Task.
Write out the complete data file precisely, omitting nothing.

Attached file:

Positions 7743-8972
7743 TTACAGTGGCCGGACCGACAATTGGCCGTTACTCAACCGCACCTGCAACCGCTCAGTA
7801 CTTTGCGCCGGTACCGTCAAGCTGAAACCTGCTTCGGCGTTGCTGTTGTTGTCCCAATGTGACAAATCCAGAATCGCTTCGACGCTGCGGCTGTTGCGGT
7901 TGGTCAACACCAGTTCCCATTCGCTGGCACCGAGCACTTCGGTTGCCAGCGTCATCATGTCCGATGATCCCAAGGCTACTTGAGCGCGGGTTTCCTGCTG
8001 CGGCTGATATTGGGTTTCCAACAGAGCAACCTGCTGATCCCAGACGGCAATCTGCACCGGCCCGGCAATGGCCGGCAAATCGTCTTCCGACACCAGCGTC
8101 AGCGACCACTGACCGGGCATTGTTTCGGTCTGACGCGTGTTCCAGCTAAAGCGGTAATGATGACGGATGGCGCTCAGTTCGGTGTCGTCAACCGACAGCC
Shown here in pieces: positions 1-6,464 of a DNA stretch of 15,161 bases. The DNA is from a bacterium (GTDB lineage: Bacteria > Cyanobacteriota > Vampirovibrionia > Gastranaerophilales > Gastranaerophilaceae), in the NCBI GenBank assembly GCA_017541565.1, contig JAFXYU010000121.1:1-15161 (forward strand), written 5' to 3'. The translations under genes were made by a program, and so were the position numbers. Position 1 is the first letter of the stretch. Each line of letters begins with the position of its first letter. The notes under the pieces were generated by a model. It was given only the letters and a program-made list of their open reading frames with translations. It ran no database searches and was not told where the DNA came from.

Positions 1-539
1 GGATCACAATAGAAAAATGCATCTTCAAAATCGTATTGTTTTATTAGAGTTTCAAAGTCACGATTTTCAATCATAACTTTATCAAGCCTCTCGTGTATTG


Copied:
Positions 7743-8972
7743 TTACAGTGGCCGGACCGACAATTGGCCGTTACTCAACCGCACCTGCAACCGCTCAGTA
7801 CTTTGCGCCGGTACCGTCAAGCTGAAACCTGCTTCGGCGTTGCTGTTGTTGTCCCAATGTGACAAATCCAGAATCGCTTCGACGCTGCGGCTGTTGCGGT
7901 TGGTCAACACCAGTTCCCATTCGCTGGCACCGAGCACTTCGGTTGCCAGCGTCATCATGTCCGATGATCCCAAGGCTACTTGAGCGCGGGTTTCCTGCTG
8001 CGGCTGATATTGGGTTTCCAACAGAGCAACCTGCTGATCCCAGACGGCAATCTGCACCGGCCCGGCAATGGCCGGCAAATCGTCTTCCGACACCAGCGTC
8101 AGCGACCACTGACCGGGCATTGTTTCGGTCTGACGCGTGTTCCAGCTAAAGCGGTAATGATGACGGATGGCGCTCAGTTCGGTGTCGTCAACCGACAGCC
Shown here in pieces: positions 1-6,464 of a DNA stretch of 15,161 bases. The DNA is from a bacterium (GTDB lineage: Bacteria > Cyanobacteriota > Vampirovibrionia > Gastranaerophilales > Gastranaerophilaceae), in the NCBI GenBank assembly GCA_017541565.1, contig JAFXYU010000121.1:1-15161 (forward strand), written 5' to 3'. The translations under genes were made by a program, and so were the position numbers. Position 1 is the first letter of the stretch. Each line of letters begins with the position of its first letter. The notes under the pieces were generated by a model. It was given only the letters and a program-made list of their open reading frames with translations. It ran no database searches and was not told where the DNA came from.

Positions 1-539
1 GGATCACAATAGAAAAATGCATCTTCAAAATCGTATTGTTTTATTAGAGTTTCAAAGTCACGATTTTCAATCATAACTTTATCAAGCCTCTCGTGTATTG